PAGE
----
A new order in the Philippine Energy System | Inquirer Business

A new order in the Philippine Energy System

Written by Emmanuel Rubio, President and CEO of Aboitiz Power Corporation
/ 09:00 AM April 29, 2023

Part 2

In my previous piece, I talked about how providing reliable, affordable, and sustainable electricity are not competing priorities. The demands of each can be met without significantly disadvantaging one over the other. While an aggressive, shift-at-all-costs to renewable energies (RE) is appropriate for some countries, it is not the case for developing nations like the Philippines. Ours should be a gradual and methodical shift that reflects our differentiated responsibility, our financial capability, and our need to pay more than the average country related to natural catastrophes and climate change.

For this article, allow me to talk about the RE tipping point. It is quite obvious that the Philippines aspires to place RE sources in a more prominent position in power generation and distribution in consideration of climate-related concerns and the availability of indigenous sources. However, the elephant in the room is always the insurmountable, but not impossible, task of ensuring a continuous flow of electricity due to the intermittent nature of most RE. While the energy mix for both on-grid and off-grid are heavily dependent on thermal capacities for their base load, I maintain a sense of optimism for the future of RE in the country, especially in light of new inventions and innovations. I look ahead to a new order of the Philippine energy system; one where intermittent RE can work seamlessly with different technologies. At that point, I think we will have a better chance of balancing the need to provide reliable, affordable, and sustainable electricity.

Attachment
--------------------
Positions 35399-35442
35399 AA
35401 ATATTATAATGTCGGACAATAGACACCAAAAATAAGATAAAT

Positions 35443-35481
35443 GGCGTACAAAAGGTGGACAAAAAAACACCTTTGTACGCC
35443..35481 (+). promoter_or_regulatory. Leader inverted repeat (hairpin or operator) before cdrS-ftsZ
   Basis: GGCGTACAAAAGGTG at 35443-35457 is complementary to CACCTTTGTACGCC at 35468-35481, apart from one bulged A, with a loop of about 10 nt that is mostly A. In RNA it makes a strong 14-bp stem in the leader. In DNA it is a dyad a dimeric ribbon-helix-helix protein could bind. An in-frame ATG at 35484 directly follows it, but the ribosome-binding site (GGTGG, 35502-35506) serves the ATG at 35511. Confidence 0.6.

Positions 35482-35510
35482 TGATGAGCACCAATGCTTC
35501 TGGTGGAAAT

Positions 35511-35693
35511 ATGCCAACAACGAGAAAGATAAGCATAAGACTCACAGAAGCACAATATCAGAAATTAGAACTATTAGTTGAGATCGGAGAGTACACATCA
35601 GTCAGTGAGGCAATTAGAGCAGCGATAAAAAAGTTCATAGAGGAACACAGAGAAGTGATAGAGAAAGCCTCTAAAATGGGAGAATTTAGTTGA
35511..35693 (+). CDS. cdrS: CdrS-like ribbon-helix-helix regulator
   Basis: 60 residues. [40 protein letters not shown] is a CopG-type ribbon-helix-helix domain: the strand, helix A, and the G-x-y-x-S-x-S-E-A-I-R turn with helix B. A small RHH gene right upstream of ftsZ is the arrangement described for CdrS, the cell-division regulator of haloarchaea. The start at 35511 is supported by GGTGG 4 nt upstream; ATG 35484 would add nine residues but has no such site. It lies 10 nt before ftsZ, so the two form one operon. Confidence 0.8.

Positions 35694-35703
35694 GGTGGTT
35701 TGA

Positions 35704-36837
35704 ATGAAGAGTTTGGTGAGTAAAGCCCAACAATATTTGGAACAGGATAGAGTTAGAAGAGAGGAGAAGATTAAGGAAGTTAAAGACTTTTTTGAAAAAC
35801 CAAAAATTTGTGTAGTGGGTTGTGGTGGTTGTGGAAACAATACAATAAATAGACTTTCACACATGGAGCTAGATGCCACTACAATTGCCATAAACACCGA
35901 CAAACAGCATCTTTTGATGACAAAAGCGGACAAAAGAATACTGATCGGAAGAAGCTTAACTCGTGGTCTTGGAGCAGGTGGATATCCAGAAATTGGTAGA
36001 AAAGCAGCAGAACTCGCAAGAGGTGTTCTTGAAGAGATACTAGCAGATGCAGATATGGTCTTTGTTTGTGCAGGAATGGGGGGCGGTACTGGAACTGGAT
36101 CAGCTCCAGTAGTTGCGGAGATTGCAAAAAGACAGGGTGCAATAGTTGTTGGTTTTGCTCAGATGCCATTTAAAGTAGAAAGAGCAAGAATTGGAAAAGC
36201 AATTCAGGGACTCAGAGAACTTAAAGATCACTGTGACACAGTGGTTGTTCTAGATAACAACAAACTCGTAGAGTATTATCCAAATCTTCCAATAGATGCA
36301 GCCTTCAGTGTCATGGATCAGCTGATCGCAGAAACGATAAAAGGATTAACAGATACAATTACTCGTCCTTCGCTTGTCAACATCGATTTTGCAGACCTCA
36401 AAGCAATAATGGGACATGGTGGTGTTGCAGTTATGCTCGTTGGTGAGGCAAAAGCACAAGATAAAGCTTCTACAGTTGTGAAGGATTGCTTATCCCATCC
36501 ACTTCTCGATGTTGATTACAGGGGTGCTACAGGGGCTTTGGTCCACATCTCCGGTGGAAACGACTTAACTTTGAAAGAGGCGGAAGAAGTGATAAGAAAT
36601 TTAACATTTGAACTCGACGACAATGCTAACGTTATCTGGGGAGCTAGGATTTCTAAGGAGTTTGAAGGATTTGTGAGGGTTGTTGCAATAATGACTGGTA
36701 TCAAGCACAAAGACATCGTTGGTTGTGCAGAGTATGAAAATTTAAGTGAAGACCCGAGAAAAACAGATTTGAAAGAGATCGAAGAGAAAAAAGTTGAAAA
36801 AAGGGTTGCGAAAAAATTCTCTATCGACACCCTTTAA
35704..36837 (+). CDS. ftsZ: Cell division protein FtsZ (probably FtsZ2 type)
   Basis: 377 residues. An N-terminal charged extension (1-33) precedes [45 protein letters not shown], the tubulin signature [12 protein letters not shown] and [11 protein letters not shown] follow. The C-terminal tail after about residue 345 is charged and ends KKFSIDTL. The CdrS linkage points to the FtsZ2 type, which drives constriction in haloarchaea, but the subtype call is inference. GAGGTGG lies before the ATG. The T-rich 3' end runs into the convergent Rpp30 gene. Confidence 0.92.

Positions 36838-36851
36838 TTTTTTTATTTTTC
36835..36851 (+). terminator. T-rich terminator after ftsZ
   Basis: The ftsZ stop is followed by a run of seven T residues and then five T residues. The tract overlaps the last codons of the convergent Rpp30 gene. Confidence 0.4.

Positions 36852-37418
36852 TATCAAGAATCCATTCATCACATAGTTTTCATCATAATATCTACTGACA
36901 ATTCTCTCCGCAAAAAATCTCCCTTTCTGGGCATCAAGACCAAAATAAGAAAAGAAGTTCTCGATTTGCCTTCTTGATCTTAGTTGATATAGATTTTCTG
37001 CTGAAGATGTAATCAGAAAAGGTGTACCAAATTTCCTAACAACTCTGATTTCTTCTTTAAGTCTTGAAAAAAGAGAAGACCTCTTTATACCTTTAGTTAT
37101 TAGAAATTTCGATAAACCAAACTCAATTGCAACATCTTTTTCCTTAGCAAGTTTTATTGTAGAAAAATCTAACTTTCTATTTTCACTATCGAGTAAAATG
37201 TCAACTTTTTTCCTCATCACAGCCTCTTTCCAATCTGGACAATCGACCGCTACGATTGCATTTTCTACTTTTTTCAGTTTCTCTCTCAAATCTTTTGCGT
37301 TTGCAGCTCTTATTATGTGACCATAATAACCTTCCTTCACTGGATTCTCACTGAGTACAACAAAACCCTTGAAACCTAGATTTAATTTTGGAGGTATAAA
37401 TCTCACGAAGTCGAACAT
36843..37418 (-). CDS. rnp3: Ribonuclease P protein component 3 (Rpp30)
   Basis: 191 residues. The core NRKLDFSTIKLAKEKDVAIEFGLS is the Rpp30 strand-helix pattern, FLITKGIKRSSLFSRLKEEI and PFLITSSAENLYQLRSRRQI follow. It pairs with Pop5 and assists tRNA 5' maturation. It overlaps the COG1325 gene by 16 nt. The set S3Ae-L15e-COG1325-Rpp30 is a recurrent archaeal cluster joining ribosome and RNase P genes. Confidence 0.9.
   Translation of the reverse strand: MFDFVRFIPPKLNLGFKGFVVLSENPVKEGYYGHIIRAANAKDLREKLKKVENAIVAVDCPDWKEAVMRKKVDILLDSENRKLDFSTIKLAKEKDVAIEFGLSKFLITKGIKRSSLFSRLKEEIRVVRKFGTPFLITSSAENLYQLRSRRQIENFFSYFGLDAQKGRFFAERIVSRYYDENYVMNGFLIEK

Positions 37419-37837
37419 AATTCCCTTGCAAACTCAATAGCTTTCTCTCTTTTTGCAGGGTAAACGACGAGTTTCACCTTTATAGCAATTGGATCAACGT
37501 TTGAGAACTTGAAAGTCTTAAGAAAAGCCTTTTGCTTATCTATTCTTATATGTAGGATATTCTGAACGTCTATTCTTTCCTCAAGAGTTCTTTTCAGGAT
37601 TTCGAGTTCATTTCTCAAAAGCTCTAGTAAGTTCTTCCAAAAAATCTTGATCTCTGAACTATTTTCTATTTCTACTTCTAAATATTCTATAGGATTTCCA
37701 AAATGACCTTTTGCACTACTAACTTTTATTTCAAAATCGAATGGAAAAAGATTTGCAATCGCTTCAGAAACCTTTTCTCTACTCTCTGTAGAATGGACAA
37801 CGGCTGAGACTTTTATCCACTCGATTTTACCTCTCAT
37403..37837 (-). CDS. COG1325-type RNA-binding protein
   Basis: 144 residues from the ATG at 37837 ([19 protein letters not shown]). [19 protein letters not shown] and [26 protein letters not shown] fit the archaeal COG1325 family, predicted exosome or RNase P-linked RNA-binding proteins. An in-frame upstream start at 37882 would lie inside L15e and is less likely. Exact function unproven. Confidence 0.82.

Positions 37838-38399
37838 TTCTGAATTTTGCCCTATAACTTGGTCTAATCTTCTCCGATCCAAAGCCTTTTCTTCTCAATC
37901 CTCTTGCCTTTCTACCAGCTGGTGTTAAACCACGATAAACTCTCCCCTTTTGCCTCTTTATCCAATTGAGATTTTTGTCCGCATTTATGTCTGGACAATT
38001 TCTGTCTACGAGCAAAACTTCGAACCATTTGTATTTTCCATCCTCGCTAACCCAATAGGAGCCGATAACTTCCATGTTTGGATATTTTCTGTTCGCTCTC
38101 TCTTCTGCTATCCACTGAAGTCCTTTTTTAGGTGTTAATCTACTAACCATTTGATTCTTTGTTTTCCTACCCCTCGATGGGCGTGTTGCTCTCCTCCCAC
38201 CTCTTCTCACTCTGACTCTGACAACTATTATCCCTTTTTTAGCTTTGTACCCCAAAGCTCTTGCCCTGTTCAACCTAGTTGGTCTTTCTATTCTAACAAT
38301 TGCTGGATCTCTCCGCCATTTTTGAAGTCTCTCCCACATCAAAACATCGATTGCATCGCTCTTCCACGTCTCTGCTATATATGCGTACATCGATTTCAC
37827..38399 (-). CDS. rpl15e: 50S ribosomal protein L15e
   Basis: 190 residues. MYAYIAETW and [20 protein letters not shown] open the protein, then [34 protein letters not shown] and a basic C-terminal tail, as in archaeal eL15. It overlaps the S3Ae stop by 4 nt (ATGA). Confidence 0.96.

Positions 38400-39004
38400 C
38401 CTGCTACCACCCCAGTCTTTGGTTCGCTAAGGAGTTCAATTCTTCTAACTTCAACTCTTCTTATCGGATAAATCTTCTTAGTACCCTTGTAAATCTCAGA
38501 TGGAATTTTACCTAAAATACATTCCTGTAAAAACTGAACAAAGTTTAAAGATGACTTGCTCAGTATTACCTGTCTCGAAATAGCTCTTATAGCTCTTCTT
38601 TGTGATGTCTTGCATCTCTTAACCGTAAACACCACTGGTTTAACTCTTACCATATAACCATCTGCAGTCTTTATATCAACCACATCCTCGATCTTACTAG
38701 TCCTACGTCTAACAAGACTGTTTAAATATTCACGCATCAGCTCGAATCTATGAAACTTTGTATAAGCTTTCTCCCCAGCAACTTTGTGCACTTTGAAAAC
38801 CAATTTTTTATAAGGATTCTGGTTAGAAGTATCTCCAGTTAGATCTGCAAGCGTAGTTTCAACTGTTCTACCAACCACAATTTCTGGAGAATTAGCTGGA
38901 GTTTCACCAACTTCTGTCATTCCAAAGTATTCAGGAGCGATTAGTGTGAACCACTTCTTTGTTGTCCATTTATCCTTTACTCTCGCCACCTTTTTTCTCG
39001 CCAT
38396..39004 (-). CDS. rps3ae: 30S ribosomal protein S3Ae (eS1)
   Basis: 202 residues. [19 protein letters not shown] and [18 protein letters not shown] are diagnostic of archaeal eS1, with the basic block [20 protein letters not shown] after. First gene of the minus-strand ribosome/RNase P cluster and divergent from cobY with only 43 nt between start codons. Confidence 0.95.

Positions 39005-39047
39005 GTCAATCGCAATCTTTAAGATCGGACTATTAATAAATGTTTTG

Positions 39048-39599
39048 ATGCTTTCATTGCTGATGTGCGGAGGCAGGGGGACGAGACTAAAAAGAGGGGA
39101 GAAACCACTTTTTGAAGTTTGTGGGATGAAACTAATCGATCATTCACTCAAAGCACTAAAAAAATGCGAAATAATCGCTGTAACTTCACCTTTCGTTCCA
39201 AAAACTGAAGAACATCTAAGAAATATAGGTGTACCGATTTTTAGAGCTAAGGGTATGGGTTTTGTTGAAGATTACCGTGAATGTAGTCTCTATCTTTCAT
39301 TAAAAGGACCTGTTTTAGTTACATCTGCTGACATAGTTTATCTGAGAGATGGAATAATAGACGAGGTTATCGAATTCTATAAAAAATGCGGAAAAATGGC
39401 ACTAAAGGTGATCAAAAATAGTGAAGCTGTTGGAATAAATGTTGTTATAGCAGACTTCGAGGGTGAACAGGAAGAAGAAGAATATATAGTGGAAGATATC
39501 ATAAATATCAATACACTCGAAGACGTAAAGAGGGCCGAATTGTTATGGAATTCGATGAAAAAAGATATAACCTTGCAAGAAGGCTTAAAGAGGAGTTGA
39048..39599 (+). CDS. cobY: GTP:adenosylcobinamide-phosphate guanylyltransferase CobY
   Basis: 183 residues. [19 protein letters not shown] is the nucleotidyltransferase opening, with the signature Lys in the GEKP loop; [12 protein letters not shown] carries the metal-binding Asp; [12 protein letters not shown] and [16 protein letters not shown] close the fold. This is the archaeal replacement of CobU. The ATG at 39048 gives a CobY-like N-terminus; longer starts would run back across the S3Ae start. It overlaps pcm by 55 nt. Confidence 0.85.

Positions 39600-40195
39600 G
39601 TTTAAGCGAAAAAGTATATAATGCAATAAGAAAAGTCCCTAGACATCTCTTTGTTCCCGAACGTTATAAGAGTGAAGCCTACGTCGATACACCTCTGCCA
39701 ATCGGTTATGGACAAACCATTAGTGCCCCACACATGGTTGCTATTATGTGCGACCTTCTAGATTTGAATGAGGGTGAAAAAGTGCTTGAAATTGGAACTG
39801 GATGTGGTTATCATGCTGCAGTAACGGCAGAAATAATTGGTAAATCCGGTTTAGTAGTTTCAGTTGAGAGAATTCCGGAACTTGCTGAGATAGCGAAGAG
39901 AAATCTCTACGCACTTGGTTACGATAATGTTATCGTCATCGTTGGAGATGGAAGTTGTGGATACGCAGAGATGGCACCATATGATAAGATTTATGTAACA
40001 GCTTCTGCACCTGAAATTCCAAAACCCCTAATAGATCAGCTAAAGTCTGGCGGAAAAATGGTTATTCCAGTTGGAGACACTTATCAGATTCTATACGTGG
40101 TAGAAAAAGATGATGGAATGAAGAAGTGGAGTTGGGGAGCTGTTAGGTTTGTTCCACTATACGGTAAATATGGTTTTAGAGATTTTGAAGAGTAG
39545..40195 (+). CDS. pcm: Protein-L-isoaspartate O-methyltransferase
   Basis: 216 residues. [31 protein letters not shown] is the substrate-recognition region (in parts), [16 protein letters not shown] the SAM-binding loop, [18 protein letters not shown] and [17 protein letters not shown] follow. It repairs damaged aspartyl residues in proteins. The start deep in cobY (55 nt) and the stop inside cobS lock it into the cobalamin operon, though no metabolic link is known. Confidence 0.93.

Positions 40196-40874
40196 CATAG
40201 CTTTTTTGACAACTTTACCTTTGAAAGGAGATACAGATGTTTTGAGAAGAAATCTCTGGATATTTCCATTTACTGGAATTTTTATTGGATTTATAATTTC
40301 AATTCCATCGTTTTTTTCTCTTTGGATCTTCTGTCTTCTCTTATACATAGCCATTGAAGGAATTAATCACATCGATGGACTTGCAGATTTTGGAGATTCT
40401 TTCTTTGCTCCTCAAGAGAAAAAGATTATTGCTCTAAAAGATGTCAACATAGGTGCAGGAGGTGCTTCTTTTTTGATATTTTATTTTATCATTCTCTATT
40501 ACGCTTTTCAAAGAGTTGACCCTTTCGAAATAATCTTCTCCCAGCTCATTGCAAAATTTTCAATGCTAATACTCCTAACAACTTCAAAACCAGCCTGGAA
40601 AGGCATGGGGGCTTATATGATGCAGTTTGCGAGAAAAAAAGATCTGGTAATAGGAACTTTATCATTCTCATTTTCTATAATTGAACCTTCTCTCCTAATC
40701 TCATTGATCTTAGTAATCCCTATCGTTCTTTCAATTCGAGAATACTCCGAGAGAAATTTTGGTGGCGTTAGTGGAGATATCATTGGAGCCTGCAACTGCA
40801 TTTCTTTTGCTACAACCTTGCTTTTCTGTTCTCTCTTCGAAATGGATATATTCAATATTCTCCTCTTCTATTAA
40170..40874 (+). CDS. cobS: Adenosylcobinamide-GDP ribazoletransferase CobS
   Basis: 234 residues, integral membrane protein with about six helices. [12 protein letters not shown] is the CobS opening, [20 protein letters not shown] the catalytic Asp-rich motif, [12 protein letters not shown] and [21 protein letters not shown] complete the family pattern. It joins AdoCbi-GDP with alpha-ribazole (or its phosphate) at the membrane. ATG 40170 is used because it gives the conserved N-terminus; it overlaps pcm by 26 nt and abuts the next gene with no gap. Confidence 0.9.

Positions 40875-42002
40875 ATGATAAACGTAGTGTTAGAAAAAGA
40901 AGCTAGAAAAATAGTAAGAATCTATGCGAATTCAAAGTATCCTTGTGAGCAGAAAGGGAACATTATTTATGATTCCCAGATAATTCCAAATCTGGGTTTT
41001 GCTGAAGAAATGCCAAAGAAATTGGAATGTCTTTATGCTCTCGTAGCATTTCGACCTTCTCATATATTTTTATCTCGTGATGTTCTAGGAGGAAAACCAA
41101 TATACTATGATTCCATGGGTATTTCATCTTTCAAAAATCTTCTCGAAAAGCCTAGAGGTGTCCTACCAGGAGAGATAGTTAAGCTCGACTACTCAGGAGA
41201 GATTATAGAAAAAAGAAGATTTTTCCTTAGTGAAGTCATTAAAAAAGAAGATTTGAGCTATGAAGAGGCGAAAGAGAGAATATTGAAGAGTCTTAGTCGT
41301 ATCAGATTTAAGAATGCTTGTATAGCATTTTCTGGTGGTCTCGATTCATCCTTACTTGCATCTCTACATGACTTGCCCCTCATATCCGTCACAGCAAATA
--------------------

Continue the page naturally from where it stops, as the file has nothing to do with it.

I can say that we are definitely already making our way towards the tipping point. According to the Energy department, the private sector already has 37,948.70 megawatts (MW) of indicative RE projects slated for 2023 to 2037 and 3,180.63 MW of committed RE projects for 2023 to 2026. This signifies that there is indeed a shift to building a greener energy system, giving weight to the government’s target of having 50% RE on the power generation mix by 2040. As the Philippines adds more RE while just maintaining its current stock of thermal capacities to meet its growing energy consumption, it will reduce its deep exposure to fossil fuel imports and its supply and price volatilities, as well as give more spotlight to energy sources in its backyard like solar and wind.

 “Indeed, technology can only get us so far. Solutions are still generated by people.”

With the country diversifying its energy mix with different forms of energy capacities (a significant chunk being RE), different types of energy storage must also keep pace. Periodic interruptions that are inherent in wind and solar installations need to be balanced with fast acting energy storage systems like lithium-ion batteries or mechanical flywheels to compensate for the variability. Furthermore, if we also hope to elevate the capability of RE to shoulder the base load (or at least a portion of it) to displace fossil fuel, longer duration energy storage like pumped storage hydropower and green hydrogen & ammonia supply chains can also be considered for more development.

Philippine Energy System Aboitiz Power Corporation